Apps may open communication door for children, families affected by severe, non-verbal autism

May 22, 2013  


Oliver Wendt SPEAKall device

Oliver Wendt, a Purdue University assistant professor of speech, language and hearing sciences, demonstrates how the SPEAK all! app allows the user to select images to create a sentence. A version of SPEAK all! is available as a free download through the iTunes store, and a premium version will be available to purchase this summer. (Purdue Research Foundation photo)
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WEST LAFAYETTE, Ind. - Stephen and Diane Beaudoin have tried for years to fully communicate with their son, David, 11, who is diagnosed with severe, non-verbal autism. The Beaudoins credit SPEAK all!, an iPad application, with the enriched communication they now have with their son. David has been using SPEAK all! for about one year.

"We've found that David is building real sentences that we weren't getting no matter how many times we mimicked the behavior we wanted from him," Stephen Beaudoin said. "SPEAK all! helped him complete more meaningful, interesting sentences, which led to more meaningful, interesting communication. He enjoys the interface, and this has helped him pick up SPEAK all! very quickly."

David is one of many children who may be helped by the app. The Centers for Disease Control and Prevention report that as many as 1 in 50 children in the United States has some form of autism.

Developed at Purdue University, SPEAK all! helps children communicate by using photos and graphic symbols that represent what a child wishes to say and helps the child construct sentences. The app speaks the word or sentence, which allows a child to communicate a thought and reinforces the word to help the child learn to talk.

SPEAK all! resulted from research by Oliver Wendt, a Purdue assistant professor of speech, language and hearing sciences, and was developed by Purdue's Engineering Projects in Community Service, or EPICS, program, with support from the Purdue Innovation and Commercialization Center.

"There are varying degrees of autism severity and the most severe degree is the non-verbal where the child or young adult does not have natural speech to meet their daily communication needs," Wendt said. "Most children with severe autism learn to communicate by using a simple communication book where they pull pictures of what they want, such as a picture of an apple, and then they exchange the photo for what they want."

Following nearly 20 years of research on using low-technology communication books and picture cards, Wendt and his team embraced using an iPad's interface for the same process, but in a simpler, less cumbersome way.

child using SPEAK all device

A child affected by severe, non-verbal autism uses the SPEAK all! app to communicate with a student in Purdue's speech, language and hearing sciences department. (Purdue Research Foundation photo) 
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The app allows the child to choose several images to form a sentence such as "I want a big pretzel." The app can be customized for the child's interests, and the recording within the program can use the parent's or primary caregiver's voice.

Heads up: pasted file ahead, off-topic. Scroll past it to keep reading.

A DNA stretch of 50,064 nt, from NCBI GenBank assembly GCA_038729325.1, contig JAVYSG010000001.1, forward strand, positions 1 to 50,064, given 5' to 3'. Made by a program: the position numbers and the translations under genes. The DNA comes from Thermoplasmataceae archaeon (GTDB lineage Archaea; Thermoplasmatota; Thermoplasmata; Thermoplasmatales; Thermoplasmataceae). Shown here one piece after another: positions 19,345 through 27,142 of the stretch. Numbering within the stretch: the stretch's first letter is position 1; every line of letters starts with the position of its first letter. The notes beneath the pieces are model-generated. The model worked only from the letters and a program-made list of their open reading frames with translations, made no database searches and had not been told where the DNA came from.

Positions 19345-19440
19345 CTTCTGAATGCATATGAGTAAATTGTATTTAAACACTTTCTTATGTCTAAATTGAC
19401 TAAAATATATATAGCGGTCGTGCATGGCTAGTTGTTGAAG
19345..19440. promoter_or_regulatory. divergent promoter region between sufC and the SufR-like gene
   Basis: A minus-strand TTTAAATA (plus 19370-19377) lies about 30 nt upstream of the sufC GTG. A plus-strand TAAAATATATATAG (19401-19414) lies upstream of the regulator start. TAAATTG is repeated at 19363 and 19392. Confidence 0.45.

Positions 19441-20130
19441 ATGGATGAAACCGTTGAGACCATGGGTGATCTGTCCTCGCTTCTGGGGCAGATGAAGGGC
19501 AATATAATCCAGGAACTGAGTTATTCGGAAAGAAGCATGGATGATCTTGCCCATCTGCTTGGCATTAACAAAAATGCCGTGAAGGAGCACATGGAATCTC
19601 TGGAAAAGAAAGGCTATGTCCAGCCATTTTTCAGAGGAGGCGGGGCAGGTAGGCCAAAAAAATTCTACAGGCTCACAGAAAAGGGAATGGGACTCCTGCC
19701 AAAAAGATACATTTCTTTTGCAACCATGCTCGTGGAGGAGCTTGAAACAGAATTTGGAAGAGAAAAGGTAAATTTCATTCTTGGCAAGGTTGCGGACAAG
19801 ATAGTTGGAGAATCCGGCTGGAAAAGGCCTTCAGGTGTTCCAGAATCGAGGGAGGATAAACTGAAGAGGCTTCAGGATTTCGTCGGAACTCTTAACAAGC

Ryan Schneider and Dorsey Armstrong, both associate professors in Purdue's Department of English, have used the SPEAK all! app with their daughter, Mallory, 7.

"Mallory has been using SPEAK all! for a few months, and before it was such a struggle for her to explain to us her needs and wants," Armstrong said. "We've seen a marked improvement in Mallory – she enjoys using the iPad and her frustration level has dropped dramatically."

Jeff and Sally Wallace use the app with their son, Ian, 15.

"For most people a child with autism comes into their lives and suddenly they are faced with all these different challenges," Jeff Wallace said. "SPEAK all! is a straightforward approach to teaching communication to children."

Children using the app also have experienced a physiological change in their neurological connections.

"As part of our program, we do research on the neurophysiological effects of interventions like SPEAK all!," Wendt said. "We've found through neuroimaging that the brain activity moves to a more normal level during SPEAK all! intervention."

A version of SPEAK all! is available as a free download through the iTunes store and a premium version will be released summer of 2013 for a nominal fee. Under development is a progressive version called SPEAK more!, which is designed for children who have advanced beyond using simple sentence structures.

Wendt's research is sponsored by the Indiana Clinical and Translational Science Institute, a statewide project involving Purdue, Indiana University and the University of Notre Dame, and is funded by the National Institutes of Health, the Organization for Autism Research, and the Purdue University Center for Families.

SPEAK all! and SPEAK more! are patented through the Purdue Office of Technology Commercialization. For more information about developing and commercializing this innovation, contact the Purdue Office of Technology Commercialization at 765-588-3470, otcpatent@prf.org.

A video about the SPEAK all! app can be viewed at http://www.youtube.com/watch?v=QPy2NSYtj7U

About Purdue Office of Technology Commercialization

The Purdue Office of Technology Commercialization operates one of the most comprehensive technology-transfer programs among leading research universities in the United States. Services provided by this office support the economic development initiatives of Purdue University and benefit the university's academic activities. 

Writer: Cynthia Sequin, 765-588-3340, casequin@prf.org 

Source: Oliver Wendt, 765-494-2462, olli@purdue.edu

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